A secret would not be a ‘real’ secret if no-one knew it was a secret. For the crime to be perfect, it would have to be known to be perfect, and by that very fact it stops being perfect. To make the point differently, but within the same order of memory, à la John Cage, there is no silence that is not heard as such, and therefore makes some noise. (28)

By endeavouring to find an objectively first cause, like Oedipus, one forgets that the very will to identify the origin of the evil is made necessary by desire. For it is of the essence of desire to desire also to free itself of itself, because desire is intolerable. So one believes one can put an end to desire, and one fulfils its end (this is the ambiguity of the word end, aim and cessation: the same ambiguity as with desire). One tries to remember, and this is probably a good way of forgetting again. (29)

3. Matter and time

The soul has at its disposal the only language. The body is a confused speaker: it says ‘soft’, ‘warm’, ‘blue’, ‘heavy’, instead of talking straight lines, curves, collisions and relations. Matter thus denied, foreclosed, remains present in this violently modern thinking: it is the enigmatic confusion of the past, the confusion of the badly built city, of childhood, ignorant and blind, of the cross-eyed look of the little girl loved by René Descartes as a child. Of everything that comes to us from behind, ‘before’. Confusion, prejudice, is matter in thought, the disorder of the past which takes place before having been wanted and conceived, which does not know what it is saying, which must be endlessly translated and corrected, currently and actively, into distinct intuitions. Childhood, the unconscious, time, because ‘then’ is ‘now’, the old, are the matter that the understanding claims to resolve in the act and actuality of the instantaneous intuitus. All energy belongs to the thinking that says what it says, wants what it wants. Matter is the failure of thought, its inert mass, stupidity. (38)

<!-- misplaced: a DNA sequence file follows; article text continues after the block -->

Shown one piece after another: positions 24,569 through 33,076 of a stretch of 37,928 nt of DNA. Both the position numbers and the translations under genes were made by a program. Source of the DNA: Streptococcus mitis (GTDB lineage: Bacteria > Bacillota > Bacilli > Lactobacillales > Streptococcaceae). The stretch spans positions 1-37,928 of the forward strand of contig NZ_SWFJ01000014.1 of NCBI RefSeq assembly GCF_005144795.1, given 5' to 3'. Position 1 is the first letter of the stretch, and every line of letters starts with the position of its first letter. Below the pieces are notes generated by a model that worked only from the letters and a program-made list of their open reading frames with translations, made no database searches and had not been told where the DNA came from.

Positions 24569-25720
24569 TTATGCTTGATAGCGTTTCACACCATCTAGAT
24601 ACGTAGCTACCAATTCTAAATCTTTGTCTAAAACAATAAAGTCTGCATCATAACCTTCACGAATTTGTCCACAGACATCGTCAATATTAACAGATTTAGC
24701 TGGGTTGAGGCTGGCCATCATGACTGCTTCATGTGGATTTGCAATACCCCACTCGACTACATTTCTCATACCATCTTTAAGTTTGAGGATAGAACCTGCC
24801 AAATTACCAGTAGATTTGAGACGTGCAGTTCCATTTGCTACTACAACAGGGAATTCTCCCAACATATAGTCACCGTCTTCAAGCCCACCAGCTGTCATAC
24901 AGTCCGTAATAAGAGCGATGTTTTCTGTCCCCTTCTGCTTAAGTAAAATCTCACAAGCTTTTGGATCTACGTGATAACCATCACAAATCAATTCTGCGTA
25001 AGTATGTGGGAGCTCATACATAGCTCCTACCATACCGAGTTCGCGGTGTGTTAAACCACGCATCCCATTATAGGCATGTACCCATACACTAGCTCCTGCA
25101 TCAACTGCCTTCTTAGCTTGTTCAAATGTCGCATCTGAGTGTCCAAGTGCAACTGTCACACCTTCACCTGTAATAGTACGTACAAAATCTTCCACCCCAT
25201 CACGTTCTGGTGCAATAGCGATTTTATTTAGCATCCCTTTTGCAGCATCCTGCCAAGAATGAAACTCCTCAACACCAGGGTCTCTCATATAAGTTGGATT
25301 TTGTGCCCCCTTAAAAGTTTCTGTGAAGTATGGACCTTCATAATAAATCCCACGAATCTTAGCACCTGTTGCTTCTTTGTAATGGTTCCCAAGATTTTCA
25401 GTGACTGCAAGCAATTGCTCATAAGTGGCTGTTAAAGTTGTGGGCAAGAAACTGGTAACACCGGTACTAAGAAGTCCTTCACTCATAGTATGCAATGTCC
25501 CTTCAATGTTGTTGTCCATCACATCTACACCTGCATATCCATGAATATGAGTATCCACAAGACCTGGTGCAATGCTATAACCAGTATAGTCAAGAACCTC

Pragmatism, as its name suggests, is one of the many versions of humanism. The human subject it presupposes is, to be sure, material, involved in a milieu, and turned towards action. The fact remains that this action is given a finality by an interest, which is represented as a sort of optimum adjustment of subject to environment. But if one looks at the history of the sciences and techniques (and of the arts, of which I have said nothing, even though the question of matter, of material especially, is decisive for them), one notices that this was not, and is not – especially today – in fact their finality. (44)